Now hear this, if you haven’t already: Professional women should marry down. Liberals should stop obsessing about childcare. Grown-up women should get over their dreams of meaningful work and earn more money. And if you want to procreate, fine. Have a baby. Just don’t have two.
In sum, desperate housewives should get a life — a working life. Because when professional women leave their careers to take care of children — several studies indicate that almost 50 percent of the most highly educated, experienced midlife women in America have done so — they endanger their personal welfare (facing financial ruin if hubby runs off), and they make it impossible for women (our daughters among them) to take a fair share of the powerful jobs in this society.
Linda Hirshman first published these ideas last December in "Homeward Bound," an essay in an online edition of The American Prospect. They caused such a ruckus throughout the blogosphere that Viking Press rushed an expanded version of her essay into print in June — Get to Work: A Manifesto for Women of the World (Viking, June 2006).
Hirshman herself has never been guilty of not working. Now 62, she was a member of the earliest crop of female lawyers, spending her first working decades as a litigator (arguing before the Supreme Court three times). She later taught law, earned a PhD in philosophy, and became a philosophy professor at Brandeis. Married twice, she raised a biological daughter and one of her two stepdaughters.
In October 2003, dismissive of a New York Times Magazine story about the trend of women dumping high-salary, high-prestige jobs to go home and bring up baby, Hirshman decided to track down all the women whose wedding announcements had appeared in three issues of the Sunday New York Times in 1996. She figured the brides would be a reasonable sample of elite women in the prime of their working lives. But she was horrified to learn that 85 percent of those privileged educated women were indeed at home (some working part-time) rather than earning high salaries and exercising influence. Other surveys (by a Harvard professor and by the Center for Work-Life Policy) came up with similarly shocking statistics. Even more infuriating to Hirshman than the statistics was the spin the women put on their lives: "Staying home with the kids is just one more feminist option." Staying home should not be considered a choice, Hirshman argues.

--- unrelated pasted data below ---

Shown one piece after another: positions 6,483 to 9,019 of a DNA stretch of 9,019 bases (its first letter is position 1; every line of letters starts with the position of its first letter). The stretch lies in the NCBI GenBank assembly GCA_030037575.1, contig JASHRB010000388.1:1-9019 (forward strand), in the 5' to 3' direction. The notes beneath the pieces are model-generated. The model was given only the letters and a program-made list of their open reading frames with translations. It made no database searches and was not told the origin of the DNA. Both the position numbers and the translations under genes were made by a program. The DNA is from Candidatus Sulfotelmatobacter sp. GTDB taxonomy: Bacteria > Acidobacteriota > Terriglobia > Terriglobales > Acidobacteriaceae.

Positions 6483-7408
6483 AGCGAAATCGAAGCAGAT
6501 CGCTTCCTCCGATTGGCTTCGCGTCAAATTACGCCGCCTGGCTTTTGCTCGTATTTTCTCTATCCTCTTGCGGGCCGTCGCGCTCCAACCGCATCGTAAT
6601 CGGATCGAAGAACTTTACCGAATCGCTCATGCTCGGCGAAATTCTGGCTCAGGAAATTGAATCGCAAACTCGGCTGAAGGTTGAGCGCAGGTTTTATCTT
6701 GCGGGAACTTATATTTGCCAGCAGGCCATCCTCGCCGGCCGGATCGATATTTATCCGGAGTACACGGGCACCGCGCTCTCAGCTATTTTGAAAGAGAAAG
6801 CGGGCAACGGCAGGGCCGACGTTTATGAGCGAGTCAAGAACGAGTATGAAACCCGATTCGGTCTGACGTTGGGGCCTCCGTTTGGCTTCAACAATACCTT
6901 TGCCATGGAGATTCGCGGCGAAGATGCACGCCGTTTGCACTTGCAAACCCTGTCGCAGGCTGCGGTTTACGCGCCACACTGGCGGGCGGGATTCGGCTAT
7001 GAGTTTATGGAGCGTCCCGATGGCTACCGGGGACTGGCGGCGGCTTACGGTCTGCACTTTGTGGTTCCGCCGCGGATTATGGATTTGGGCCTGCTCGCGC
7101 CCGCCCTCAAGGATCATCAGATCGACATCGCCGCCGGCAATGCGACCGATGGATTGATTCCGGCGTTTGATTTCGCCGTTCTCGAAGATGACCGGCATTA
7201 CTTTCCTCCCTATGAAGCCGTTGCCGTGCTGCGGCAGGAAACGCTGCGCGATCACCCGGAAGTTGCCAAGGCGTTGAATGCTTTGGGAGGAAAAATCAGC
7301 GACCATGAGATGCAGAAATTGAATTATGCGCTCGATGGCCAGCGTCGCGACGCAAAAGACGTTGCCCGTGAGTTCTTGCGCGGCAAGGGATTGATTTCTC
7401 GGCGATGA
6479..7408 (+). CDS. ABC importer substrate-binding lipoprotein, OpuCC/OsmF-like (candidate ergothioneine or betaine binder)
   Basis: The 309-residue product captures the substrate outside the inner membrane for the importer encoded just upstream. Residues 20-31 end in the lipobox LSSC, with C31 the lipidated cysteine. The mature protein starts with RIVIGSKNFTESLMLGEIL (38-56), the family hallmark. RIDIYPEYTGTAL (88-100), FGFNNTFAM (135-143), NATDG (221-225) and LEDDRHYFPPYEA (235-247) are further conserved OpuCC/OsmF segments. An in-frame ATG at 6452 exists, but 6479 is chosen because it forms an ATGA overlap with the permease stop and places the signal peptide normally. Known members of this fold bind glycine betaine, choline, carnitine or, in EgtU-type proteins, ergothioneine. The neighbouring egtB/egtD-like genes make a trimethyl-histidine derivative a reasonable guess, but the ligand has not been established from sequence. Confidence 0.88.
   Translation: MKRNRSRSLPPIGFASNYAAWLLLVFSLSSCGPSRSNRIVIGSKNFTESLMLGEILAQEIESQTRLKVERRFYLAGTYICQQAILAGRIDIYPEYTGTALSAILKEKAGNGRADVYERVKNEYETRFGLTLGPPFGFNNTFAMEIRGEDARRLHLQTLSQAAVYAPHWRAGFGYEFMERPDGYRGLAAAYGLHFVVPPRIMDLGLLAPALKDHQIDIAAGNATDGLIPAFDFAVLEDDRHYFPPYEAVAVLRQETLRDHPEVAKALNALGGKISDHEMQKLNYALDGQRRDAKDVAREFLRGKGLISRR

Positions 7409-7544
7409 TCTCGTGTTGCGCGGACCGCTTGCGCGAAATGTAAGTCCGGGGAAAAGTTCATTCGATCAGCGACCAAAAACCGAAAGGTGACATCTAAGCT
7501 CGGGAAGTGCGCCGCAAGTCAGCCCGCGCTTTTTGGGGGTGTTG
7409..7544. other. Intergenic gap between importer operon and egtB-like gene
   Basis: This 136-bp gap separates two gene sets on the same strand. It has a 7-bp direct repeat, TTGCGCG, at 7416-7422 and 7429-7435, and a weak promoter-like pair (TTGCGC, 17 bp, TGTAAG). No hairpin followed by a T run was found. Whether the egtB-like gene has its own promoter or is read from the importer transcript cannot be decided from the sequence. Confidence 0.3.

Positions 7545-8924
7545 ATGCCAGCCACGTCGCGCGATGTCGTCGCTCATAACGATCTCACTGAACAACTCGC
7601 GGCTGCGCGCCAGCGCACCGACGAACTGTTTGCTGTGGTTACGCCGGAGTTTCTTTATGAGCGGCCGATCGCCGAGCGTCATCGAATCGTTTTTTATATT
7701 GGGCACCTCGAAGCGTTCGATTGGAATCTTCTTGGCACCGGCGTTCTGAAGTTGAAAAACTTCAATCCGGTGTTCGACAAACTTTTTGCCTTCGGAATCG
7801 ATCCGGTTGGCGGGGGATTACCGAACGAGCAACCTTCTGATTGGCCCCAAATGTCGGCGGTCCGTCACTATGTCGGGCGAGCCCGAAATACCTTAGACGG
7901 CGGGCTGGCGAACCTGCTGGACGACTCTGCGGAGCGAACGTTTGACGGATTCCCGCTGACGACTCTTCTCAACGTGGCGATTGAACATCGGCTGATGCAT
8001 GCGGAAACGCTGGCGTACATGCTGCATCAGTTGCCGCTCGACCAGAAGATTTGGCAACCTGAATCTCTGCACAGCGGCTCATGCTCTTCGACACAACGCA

MORE asked her to explain.
Linda Hirshman Explains
MORE: Who do you think you are, telling women to go back to work?
Linda Hirshman: I am a philosopher. It’s my job to think in ways that people haven’t thought — to help fish see the water they swim in.
MORE: And the water has gotten murky because women now believe that to be good mothers — good people! — they have to stay home with the kids?
LH: Correct. I want to be the voice that says, "That’s a lie. A slander."
MORE: Why do women believe it?
LH: It’s a story people tell themselves when they’re living in an unjust world and they cannot allow themselves to feel anger and indignation.
MORE: What about all those women who have to work? Isn’t this debate a luxury for the upper class?
LH: I love how the bloggers started saying, "Oh, that elite bitch Linda Hirshman." Does anyone ever say that what CEOs do doesn’t matter, since most people will never be a CEO? What elite women do — and don’t do — matters.
MORE: Aren’t there people who truly want to stay home with their children?
LH: Sure. There are 200 million Americans. Among them will be people for whom the company of children is their highest and best use. But that can’t be what more than half of all women with children want, and the people who want that can’t possibly be only women.
MORE: Weren’t you tempted to stay home when your girls were young?
LH: Never win another case? Depend on my husband for every material thing? Never.
MORE: But women who stay home with children speak about a high quality of attention they are able to give…